Hollywood studios and streaming services have disclosed the terms of their latest contract proposal for striking writers, in an effort to end the largest strike in Hollywood in 60 years, as reported by CBS News on August 23. The proposal sent to the Writers Guild of America (WGA) includes a 5% increase in wages for writers in the first year of the contract, followed by 4% in the second year, and 3.5% in the third year. Additionally, the proposal introduces a clause stating that work generated by generative artificial intelligence (GAI) will not be classified as “literary material.” This clause aims to safeguard writers from losing writing credit and residuals due to the growing involvement of AI in screenplay writing.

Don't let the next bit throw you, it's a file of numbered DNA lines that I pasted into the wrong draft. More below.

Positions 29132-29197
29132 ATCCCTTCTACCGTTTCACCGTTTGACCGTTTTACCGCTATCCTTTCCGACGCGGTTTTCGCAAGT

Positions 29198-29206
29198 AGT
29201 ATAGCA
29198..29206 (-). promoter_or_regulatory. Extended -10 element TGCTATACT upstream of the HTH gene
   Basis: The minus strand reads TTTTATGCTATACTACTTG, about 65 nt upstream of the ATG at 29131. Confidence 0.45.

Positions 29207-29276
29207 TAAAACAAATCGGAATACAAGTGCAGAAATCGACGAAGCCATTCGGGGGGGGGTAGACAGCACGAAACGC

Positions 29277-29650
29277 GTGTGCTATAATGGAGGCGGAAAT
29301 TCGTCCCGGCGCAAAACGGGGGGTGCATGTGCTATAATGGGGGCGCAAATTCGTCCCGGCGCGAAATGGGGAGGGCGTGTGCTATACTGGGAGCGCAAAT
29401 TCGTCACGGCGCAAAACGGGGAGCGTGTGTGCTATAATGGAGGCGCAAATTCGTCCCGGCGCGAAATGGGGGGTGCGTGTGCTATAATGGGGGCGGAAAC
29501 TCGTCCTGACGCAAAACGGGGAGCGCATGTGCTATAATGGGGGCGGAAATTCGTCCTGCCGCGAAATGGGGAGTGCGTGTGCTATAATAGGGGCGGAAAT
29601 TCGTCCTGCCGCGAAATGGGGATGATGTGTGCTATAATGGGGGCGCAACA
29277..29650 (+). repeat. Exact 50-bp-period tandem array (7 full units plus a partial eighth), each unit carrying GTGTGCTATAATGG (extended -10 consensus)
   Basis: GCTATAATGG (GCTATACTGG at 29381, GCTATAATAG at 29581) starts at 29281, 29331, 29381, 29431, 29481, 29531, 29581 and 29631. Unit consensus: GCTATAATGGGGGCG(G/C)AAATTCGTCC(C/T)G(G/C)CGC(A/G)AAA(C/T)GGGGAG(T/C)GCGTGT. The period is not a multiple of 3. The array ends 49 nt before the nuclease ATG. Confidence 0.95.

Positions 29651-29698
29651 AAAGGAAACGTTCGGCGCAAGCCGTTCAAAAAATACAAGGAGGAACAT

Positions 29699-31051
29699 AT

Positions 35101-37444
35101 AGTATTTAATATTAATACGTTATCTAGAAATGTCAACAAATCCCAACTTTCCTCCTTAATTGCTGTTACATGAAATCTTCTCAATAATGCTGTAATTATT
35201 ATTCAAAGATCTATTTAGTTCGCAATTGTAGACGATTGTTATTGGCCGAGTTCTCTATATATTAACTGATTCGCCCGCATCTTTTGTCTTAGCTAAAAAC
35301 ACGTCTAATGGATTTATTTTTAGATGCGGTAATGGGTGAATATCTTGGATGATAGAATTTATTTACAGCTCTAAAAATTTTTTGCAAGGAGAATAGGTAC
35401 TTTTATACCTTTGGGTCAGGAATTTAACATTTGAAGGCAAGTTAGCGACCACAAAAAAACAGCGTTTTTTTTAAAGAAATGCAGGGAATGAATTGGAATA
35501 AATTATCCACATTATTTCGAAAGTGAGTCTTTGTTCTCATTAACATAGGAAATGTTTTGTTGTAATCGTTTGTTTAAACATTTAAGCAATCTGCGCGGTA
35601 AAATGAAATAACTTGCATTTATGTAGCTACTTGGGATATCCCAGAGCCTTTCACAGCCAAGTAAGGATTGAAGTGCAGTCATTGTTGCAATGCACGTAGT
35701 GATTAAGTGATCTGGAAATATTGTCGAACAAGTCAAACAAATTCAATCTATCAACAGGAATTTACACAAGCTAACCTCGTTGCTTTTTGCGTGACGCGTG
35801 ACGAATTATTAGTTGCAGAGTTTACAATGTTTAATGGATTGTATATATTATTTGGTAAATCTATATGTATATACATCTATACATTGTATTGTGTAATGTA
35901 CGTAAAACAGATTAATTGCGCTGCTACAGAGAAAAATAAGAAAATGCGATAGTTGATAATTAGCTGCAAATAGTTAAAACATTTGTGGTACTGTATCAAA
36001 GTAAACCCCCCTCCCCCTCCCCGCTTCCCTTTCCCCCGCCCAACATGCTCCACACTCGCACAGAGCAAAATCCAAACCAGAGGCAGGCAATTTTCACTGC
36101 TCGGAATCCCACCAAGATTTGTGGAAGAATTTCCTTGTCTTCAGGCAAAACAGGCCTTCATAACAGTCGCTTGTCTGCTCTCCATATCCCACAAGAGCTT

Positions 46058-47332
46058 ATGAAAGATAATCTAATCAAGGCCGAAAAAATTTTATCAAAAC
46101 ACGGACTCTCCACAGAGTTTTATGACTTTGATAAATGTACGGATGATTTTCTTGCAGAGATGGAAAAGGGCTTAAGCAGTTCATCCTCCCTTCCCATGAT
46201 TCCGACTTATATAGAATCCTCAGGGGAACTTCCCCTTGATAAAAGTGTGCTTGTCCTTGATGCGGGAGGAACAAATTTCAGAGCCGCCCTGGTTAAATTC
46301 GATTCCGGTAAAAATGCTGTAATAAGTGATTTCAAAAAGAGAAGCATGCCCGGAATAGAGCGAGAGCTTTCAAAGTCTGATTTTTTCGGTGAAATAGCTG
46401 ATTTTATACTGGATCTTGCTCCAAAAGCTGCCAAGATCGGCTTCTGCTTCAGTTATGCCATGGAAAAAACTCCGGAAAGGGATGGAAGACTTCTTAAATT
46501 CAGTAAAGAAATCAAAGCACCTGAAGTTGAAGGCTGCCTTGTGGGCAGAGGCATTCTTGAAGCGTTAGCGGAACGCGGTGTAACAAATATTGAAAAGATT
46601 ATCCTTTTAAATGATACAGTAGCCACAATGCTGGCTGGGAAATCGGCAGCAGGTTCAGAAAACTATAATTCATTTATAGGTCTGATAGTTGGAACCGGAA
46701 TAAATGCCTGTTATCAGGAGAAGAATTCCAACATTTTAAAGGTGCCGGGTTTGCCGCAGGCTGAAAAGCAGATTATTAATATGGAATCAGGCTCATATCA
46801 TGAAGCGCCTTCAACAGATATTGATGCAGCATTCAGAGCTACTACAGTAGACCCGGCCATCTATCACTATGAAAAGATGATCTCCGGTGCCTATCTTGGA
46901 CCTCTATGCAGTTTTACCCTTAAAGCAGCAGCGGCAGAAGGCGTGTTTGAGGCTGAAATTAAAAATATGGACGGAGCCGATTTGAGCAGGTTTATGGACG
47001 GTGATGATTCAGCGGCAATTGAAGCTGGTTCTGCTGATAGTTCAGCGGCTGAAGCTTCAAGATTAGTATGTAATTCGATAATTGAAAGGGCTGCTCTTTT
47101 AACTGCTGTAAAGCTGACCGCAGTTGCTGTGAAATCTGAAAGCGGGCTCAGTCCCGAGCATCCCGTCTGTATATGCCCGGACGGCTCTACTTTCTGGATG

While the latest proposal falls short of the WGA’s demand for wage increases of 6%, 5%, and 5% in consecutive years, it does represent an improvement compared to the contracts that were in place prior to the writers’ strike on May 2. The previous contracts offered wage increases of 4%, 3%, and 2% over the same time frame. The WGA is also pushing for AI-produced content to be excluded not only from the category of “source” or “literary” material but also from being utilized for training AI models. Although some aspects remain unresolved, the new proposal guarantees writers a minimum of 10 weeks of employment, a provision that was initially rejected by the Alliance of Motion Picture and Television Producers (AMPTP) before the strike began. Additionally, the AMPTP has committed to providing writers with viewership data through confidential quarterly reports, which would benefit writers whose projects perform well on streaming platforms.